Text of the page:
Kiwi : planting maintenance pruning harvesting

To taste the kiwis from your garden, it is necessary to plant a actinidia, a sarmentose shrub, a sort of deciduous vine. There are now thirty species of which Actinidia chinensis, certainly among the most cultivated in the world, but there are also cultivars such as the large-fruited Hayward with excellent taste qualities. Let’s not get carried away, however, because the patience is in order, an actinidia can produce kiwis only after 5 to 7 years spent in good conditions and it takes about 10 years after planting to hope to harvest more than 250 fruits each autumn. What about male, female and self-fertile feet? How to maintain your kiwi tree and when to harvest these good fruits full of vitamin C? Let’s do a check in.

Kiwi tree and pollination

In the vast majority of cases, actinidia is a dioecious plant. This means that each specimen is either male or female and in theory you have to grow both to get kiwifruit. It is the very principle of cross pollination. Specialists advise to plant 1 male foot for 4 female feet, 5 at mostin order to put the odds on your side to one day be able to enjoy an abundant production of kiwis because compatibility still has to be met…

However, you can also get a variety autofertile, a kiwifruit tree that can, on its own, produce fruit, that is to say even if there are no female specimens in its environment. For information, if you want to play the card of simplicity and cultivate only one kiwi tree, you therefore opt for example for a Actinidia chinensis ‘Solissimo’, and Actinidia chinensis ‘Jenny‘ or even for a Actinidia chinensis ‘Solo’, all three being self-fertile since the same plant bears male and female flowers. However, they produce less fruit than dioecious species.

Planting a kiwi tree (actinidia)

For this climbing shrub of the family of Actinidiaceae prosperous without difficultyit is important to install it in a non-calcareous soil, riche in nutrients but also very well draining so that its roots are not suffocated by excess water.

This climber, which can reach 5 meters in height, must be placed under the sun. In the southernmost regions, a exposition partial shade can be profitable when it benefits from light shade during the hottest hours in summer. Regardless of the geographical area in which the kiwifruit tree is grown, it must be well sheltered from prevailing winds.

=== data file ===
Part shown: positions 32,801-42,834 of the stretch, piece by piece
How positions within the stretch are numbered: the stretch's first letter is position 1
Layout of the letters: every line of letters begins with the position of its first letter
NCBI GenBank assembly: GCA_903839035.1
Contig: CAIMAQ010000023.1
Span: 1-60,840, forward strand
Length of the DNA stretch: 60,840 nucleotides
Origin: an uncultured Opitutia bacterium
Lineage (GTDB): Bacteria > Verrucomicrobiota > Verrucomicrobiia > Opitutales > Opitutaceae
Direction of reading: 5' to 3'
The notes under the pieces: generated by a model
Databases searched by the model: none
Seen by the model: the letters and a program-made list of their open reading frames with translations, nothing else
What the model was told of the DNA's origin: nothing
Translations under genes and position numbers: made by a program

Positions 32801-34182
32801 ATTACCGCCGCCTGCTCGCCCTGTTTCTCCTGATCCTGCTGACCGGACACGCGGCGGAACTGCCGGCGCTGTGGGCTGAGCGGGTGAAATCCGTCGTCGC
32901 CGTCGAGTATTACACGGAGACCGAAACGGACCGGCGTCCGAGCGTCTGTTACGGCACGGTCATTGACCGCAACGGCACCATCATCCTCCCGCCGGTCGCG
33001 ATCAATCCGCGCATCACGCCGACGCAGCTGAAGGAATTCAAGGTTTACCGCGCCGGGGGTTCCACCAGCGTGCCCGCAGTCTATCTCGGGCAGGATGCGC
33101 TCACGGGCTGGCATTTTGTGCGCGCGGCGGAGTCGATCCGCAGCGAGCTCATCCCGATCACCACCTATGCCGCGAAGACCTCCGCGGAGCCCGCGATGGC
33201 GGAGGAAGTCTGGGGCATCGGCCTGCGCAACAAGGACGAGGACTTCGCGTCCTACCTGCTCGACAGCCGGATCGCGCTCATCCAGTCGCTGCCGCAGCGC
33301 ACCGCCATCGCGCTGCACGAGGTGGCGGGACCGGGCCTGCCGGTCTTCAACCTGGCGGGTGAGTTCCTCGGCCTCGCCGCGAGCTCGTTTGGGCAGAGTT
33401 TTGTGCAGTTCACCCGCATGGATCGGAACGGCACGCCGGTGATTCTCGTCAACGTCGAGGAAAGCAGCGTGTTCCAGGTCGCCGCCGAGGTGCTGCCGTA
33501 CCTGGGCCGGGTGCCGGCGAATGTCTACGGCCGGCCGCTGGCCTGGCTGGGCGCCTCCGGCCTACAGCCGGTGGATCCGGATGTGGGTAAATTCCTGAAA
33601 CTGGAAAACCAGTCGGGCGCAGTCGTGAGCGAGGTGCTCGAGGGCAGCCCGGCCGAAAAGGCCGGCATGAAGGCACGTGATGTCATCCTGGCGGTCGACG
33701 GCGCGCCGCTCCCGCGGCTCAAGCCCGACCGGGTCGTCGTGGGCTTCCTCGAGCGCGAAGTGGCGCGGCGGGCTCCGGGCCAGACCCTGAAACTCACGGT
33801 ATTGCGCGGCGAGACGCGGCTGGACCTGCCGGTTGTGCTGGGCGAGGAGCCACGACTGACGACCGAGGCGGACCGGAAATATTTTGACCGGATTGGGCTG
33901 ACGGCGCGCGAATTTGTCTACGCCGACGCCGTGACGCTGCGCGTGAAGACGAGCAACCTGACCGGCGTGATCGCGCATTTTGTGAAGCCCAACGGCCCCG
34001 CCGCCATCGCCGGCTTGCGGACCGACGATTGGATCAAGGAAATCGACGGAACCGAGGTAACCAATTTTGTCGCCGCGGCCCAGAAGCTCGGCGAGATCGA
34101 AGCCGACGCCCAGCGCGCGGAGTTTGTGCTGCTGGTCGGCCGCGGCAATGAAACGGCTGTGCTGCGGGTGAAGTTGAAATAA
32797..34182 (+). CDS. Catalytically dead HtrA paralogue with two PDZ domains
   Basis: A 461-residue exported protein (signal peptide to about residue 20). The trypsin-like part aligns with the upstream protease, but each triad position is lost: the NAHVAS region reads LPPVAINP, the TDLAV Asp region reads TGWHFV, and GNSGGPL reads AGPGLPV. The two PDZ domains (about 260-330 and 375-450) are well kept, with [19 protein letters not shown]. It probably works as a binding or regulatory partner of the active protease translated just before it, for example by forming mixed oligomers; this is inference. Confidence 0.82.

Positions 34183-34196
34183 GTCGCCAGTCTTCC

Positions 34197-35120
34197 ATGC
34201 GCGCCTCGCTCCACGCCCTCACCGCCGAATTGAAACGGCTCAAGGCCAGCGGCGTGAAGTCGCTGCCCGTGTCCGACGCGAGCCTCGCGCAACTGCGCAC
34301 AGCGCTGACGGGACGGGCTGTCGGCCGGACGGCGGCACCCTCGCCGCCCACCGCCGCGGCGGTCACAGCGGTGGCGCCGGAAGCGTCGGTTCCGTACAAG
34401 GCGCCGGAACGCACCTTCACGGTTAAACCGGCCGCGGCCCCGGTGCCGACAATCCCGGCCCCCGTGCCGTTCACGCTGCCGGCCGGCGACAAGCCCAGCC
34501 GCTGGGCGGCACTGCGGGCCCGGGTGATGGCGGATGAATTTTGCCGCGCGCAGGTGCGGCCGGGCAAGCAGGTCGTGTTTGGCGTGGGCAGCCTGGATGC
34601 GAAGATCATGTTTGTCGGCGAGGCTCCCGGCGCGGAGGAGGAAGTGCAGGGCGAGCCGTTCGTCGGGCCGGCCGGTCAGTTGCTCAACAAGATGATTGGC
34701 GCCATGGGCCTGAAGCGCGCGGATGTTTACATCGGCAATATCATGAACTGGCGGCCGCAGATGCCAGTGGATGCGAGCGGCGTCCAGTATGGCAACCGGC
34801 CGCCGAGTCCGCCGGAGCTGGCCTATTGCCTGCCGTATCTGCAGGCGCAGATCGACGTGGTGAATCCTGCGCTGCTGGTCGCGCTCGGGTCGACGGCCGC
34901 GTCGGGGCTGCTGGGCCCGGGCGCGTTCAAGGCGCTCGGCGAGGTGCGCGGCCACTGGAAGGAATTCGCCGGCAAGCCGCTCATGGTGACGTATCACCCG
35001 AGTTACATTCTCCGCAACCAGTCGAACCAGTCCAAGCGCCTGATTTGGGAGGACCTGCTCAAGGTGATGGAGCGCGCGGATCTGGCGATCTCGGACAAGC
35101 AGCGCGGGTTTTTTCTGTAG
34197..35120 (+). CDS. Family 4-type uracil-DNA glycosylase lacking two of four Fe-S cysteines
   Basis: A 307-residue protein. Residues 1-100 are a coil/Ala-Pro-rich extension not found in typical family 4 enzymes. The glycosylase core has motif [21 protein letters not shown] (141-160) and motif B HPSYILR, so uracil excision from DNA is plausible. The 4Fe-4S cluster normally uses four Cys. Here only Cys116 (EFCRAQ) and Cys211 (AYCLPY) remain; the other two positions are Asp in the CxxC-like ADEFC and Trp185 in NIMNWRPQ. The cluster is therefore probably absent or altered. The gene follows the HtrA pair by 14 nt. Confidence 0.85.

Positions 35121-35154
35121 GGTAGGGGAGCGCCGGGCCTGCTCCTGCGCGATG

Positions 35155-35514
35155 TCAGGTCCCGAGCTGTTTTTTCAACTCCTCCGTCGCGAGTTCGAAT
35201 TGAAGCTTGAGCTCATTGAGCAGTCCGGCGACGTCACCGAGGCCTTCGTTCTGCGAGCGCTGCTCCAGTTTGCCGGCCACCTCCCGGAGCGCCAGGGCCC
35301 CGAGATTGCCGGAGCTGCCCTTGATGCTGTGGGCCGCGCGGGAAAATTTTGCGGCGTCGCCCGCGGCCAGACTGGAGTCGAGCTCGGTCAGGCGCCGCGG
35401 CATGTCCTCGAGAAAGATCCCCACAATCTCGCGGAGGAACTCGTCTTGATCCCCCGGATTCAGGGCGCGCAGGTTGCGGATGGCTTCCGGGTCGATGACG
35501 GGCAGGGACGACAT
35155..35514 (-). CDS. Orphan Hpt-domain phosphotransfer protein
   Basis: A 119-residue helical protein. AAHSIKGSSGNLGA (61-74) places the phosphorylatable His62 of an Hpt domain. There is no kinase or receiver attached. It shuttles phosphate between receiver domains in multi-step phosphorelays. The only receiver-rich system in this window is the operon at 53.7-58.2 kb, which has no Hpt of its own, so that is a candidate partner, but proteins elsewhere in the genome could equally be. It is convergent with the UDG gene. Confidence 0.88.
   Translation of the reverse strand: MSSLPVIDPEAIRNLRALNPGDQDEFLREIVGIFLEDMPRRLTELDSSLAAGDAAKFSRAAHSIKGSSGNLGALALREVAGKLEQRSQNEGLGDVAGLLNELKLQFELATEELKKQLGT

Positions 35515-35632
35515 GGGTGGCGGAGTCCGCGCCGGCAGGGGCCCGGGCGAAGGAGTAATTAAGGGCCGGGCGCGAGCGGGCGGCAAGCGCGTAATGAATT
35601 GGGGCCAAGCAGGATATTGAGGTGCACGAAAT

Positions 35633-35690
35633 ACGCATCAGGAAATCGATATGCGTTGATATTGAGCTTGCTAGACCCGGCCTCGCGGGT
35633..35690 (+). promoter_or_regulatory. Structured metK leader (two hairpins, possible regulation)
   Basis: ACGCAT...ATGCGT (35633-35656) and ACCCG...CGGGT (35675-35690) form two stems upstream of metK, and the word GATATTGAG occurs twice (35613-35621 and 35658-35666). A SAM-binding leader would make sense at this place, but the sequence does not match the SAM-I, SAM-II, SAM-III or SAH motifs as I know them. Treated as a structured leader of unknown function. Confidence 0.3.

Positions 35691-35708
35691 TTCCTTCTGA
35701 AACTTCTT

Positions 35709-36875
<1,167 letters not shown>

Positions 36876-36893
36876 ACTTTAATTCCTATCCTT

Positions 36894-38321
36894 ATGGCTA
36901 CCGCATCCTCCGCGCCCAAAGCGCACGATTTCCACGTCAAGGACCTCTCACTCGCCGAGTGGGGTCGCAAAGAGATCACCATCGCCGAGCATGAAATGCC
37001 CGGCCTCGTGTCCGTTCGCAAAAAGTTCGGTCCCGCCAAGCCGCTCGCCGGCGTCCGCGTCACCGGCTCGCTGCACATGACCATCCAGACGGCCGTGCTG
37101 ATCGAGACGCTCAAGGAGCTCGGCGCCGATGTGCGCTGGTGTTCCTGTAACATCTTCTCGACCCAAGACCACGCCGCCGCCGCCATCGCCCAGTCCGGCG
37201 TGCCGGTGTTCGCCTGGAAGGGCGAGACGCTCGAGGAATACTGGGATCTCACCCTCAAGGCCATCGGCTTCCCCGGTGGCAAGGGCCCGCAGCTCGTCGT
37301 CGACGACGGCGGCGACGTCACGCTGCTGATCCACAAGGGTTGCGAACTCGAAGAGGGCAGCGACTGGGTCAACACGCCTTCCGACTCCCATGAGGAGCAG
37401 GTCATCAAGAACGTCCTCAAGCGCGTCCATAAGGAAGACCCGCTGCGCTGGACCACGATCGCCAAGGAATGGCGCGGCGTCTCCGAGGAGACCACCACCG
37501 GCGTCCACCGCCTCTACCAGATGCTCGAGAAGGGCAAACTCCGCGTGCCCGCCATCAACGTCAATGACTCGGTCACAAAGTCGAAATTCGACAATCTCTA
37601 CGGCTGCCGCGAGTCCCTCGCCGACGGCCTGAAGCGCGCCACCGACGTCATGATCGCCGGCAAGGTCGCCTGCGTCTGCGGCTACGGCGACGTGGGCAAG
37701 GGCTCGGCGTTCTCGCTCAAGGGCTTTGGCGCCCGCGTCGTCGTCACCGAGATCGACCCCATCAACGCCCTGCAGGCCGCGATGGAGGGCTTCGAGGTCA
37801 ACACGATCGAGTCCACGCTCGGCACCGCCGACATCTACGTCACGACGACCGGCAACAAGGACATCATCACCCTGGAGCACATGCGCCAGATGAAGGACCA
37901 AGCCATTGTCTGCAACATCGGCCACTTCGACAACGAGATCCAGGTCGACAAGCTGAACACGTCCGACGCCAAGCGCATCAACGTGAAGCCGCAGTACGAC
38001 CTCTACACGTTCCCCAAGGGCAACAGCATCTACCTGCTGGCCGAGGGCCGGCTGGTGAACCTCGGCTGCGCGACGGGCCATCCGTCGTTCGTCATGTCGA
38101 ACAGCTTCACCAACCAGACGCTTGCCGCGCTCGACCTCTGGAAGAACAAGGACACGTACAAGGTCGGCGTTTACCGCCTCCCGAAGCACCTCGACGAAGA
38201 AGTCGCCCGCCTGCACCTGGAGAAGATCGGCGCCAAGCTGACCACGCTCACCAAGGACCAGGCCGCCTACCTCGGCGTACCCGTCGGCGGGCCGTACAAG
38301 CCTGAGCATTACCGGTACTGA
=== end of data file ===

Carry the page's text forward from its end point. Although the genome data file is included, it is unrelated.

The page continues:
It is a fairly hardy fruit tree since it can withstand up to -15°C without blinking although he has a very clear preference for mild winters. In any case, beware of the frosts that rage when vegetation resumes at the end of winter, because it is at this time of year that the already well-swollen buds are very vulnerable to negative temperatures.

Here are the steps to follow when planting kiwis

Perform the spring planting in regions with severe winters. Elsewhere, the early fall is ideal provided that it is outside frost period. This allows the vines to take root well and to bud as soon as vegetation resumes.

  • Prepare a mixture of garden soil, potting soil for fruit trees and a little sand.
  • Install a trellis with a strong iron wire, and which will serve as a support for the kiwis, or plan to install these fruit trees originating in China at the foot of a pergola or a arbor.
  • Dig a hole of 50 cm sides and as much depth, and if it is planned to plant several actinidia, space the holes of at least 3 m.
  • Place a layer of perfectly decomposed organic fertilizer at the bottom, then a good shovelful of the previously prepared mixture.
  • Position one foot per hole, centrally.
  • Fill the planting hole with the rest of the soil, taking care to pack well all around the foot because there must not remain any air holes likely to disturb the rooting.
  • Water thoroughly planting, even in rainy weather.